Updated: Jan. 27, 5 a.m. | Posted: Jan. 26, 10:55 a.m.
The Biden administration has canceled two federal mineral leases held by Twin Metals Minnesota, dealing a potentially fatal blow to the company’s bid to build an underground mine for copper, nickel and precious metals on the doorstep of the Boundary Waters Canoe Area Wilderness.
Those leases, located along Birch Lake in the Superior National Forest, about 7 miles east of Ely and just south of the BWCA, are critical to Twin Metals’ plans. They’re required for the company to access the valuable minerals underground.
The Department of the Interior took the action after determining that the leases were improperly renewed by the Trump administration in 2019.
“The Department of the Interior takes seriously our obligations to steward public lands and waters on behalf of all Americans. We must be consistent in how we apply lease terms to ensure that no lessee receives special treatment,” said Interior Secretary Deb Haaland in a statement.
“After a careful legal review, we found the leases were improperly renewed in violation of applicable statutes and regulations, and we are taking action to cancel them.”
In a statement, Twin Metals called the announcement “disappointing, but not surprising given the series of actions the administration has taken to try and shut the door on copper-nickel mining in northeast Minnesota.”
“We will challenge this attempt to stop our project and defend our valid existing mineral rights. We expect to prevail,” the company added.
The Interior Department decision is the latest in a long legal back and forth over the mineral leases that’s spanned three administrations.
In December 2016, the Obama administration declined to renew the two leases, after a legal opinion from the Department of Interior held that Twin Metals did not have an automatic right to renew those leases, which date back to 1966.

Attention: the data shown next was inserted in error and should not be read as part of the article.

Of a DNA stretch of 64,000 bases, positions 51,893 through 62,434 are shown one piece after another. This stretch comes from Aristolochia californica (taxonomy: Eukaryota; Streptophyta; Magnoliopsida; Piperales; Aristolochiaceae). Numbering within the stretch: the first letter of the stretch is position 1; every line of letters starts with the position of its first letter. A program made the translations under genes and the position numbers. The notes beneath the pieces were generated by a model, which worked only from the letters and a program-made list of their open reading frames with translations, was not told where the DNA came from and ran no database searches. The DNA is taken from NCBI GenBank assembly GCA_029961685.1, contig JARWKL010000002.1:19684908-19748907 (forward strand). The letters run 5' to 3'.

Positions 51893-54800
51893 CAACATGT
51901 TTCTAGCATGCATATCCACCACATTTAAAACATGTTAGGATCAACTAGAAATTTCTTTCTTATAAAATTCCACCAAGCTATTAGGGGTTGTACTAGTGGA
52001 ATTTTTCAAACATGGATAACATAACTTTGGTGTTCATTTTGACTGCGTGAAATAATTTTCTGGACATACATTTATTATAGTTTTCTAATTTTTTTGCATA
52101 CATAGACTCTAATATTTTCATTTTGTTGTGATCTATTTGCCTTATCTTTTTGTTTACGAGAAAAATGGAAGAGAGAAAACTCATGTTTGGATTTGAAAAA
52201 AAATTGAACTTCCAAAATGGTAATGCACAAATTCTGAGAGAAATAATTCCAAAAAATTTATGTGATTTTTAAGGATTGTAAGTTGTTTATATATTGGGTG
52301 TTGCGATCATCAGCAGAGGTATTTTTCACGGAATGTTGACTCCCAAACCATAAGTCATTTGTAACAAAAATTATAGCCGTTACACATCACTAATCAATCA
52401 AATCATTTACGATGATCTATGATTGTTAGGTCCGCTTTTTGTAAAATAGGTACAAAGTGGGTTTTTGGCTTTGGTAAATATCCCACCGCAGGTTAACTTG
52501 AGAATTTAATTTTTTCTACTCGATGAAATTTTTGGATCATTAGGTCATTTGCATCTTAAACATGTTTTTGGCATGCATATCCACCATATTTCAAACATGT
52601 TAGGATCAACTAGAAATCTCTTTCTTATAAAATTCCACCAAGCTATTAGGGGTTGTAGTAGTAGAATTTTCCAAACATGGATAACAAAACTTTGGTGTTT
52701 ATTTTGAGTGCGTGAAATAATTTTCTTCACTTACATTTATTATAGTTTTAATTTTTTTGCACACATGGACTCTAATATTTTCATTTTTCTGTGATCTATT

But the following year, the Trump administration issued a differing legal opinion, saying the government didn’t have the power to deny Twin Metals its leases. The Bureau of Land Management subsequently reinstated the leases and then renewed them for an additional ten years.
With those leases in hand, Twin Metals formally proposed its mining plans in 2019, a step that kicked off a multi-year environmental review and permitting process by state and federal regulators.
But the future of those plans is in serious doubt with this announcement from the Biden administration, which comes after a new legal opinion released Wednesday that overturns the Trump administration’s actions.
In a statement the Minnesota DNR said the federal action "raises significant questions about the feasibility of Twin Metals’ project as proposed." The agency says it will carefully consider what this means for the state.
Environmental groups fighting the proposed mine, along with northeastern Minnesota businesses that had sued to overturn the leases, celebrated the decision.
"Today is a major win for Boundary Waters protection," said Becky Rom, National Chair of the Campaign to Save the Boundary Waters.